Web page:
The place is located near Garosu-gil—it is actually on a roughly parallel street to the east. It was a little before eight when we arrived, but it already looked fairly packed. When we walked in the door we were greeted by one of the staff, and I opened my mouth to say that there were two of us but then stopped—the staff member was a former student of mine! He somewhat bashfully explained that he was just working there part-time, and that it wasn’t his “real” job. I guess he felt that he had to explain himself to a former professor, but I don’t judge. It actually looks like a pretty cool place to work, although I think it would probably be dangerous—I know I would end up drinking way too much beer if I worked there.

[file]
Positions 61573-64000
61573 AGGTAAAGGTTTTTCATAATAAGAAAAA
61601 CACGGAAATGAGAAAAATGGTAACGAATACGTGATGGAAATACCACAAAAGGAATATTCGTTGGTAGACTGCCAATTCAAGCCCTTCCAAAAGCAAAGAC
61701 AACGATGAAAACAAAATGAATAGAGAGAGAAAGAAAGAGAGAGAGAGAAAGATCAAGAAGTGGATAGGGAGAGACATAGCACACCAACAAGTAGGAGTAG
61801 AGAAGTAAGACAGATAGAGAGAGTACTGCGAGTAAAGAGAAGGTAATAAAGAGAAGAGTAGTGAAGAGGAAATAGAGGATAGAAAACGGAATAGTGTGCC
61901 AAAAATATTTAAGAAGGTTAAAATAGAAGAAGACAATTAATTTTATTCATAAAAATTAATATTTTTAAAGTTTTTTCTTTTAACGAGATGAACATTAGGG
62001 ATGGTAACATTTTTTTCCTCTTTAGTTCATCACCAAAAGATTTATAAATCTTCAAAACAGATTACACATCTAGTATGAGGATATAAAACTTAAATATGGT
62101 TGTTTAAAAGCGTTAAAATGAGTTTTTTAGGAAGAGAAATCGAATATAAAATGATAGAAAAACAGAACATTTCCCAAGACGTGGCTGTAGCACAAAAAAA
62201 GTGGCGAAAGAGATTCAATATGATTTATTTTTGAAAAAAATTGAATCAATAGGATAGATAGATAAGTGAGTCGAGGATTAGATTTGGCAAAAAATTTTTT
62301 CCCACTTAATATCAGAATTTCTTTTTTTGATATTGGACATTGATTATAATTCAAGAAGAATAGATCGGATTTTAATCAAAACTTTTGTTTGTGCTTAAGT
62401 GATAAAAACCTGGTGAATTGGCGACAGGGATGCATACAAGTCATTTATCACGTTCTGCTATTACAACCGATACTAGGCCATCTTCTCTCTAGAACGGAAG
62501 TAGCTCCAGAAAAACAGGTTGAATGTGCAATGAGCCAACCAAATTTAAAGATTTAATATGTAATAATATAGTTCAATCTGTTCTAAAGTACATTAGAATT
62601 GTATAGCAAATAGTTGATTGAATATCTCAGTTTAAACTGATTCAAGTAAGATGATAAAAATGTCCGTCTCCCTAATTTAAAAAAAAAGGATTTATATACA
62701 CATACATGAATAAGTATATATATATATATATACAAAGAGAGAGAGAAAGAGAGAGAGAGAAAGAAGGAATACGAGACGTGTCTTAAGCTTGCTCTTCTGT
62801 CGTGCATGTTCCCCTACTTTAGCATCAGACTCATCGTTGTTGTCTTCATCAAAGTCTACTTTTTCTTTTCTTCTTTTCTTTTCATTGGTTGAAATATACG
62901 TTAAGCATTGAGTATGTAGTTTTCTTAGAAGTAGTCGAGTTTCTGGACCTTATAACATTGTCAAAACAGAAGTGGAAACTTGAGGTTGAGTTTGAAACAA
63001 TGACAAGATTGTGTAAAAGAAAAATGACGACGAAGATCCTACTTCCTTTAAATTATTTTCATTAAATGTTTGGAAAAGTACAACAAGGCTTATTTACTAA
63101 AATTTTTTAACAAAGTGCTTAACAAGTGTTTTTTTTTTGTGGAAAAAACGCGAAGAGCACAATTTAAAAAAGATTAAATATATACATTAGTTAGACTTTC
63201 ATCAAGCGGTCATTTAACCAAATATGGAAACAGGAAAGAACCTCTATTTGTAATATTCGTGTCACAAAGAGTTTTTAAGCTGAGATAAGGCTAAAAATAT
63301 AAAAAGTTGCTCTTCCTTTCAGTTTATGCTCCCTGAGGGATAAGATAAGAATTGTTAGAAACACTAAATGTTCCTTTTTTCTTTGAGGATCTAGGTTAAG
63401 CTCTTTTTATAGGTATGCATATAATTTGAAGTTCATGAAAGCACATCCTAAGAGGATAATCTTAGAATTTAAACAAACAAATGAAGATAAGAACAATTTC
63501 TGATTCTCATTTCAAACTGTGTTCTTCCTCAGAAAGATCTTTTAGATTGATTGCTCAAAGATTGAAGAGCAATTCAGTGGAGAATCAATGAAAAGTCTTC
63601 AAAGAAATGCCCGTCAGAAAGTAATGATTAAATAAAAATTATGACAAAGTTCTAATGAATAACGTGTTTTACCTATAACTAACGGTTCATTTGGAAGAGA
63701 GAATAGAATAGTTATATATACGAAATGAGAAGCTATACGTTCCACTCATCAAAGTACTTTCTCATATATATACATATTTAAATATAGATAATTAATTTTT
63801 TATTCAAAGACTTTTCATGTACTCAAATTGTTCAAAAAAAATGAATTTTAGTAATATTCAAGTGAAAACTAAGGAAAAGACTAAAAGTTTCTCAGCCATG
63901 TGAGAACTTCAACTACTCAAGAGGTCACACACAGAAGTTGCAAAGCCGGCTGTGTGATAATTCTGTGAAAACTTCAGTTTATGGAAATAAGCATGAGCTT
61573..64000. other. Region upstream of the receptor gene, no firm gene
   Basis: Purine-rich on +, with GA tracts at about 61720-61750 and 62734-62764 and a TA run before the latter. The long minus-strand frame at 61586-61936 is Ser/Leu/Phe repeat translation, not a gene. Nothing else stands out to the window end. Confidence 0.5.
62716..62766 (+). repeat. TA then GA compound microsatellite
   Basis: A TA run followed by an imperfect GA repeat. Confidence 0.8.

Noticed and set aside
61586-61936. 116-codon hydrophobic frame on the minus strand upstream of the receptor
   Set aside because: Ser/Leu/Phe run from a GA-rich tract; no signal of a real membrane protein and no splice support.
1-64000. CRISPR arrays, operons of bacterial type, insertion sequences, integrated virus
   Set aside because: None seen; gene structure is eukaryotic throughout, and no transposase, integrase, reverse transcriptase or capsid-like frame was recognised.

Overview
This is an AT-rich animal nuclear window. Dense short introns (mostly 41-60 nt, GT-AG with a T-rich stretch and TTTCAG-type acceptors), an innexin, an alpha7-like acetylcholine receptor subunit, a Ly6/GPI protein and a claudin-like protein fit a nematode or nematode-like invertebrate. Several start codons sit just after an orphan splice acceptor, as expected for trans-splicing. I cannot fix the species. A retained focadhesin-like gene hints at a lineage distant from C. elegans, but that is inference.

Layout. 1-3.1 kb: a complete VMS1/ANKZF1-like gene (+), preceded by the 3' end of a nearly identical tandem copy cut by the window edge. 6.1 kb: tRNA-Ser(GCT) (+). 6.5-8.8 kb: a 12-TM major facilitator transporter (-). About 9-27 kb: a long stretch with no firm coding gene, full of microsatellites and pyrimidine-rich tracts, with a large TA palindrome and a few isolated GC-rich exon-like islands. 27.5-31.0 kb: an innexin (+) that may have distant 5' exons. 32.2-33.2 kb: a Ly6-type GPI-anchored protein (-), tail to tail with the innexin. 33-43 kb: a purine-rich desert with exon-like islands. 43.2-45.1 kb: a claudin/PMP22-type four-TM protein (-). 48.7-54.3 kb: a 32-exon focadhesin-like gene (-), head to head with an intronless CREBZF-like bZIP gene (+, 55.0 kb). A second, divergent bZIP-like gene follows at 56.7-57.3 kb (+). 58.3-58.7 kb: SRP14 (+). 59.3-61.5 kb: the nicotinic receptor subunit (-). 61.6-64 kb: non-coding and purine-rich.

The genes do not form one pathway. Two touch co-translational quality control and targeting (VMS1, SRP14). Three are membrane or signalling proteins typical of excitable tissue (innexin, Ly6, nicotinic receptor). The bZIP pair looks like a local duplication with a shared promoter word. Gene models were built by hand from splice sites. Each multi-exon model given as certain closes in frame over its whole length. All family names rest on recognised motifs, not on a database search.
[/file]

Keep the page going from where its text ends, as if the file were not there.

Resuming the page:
We ended up having three beers—one for HJ, two for me—but the glasses were small so it wasn’t too much. I wanted to try another beer, as the first two I tried (both sours) were excellent, but I was just too full. The place was now completely packed and people were waiting for seats, so we decided to get up and make room. We walked to the subway and then headed home to digest. All in all, we had a good time, although we were a little unfortunate with the weather. It was beautiful on Thursday and Friday, and we just happened to get hit with a day of rain. Things could have been worse, of course. After all, we were celebrating 19 years of marriage! By that metric, I would call the “rainy anniversary” a success.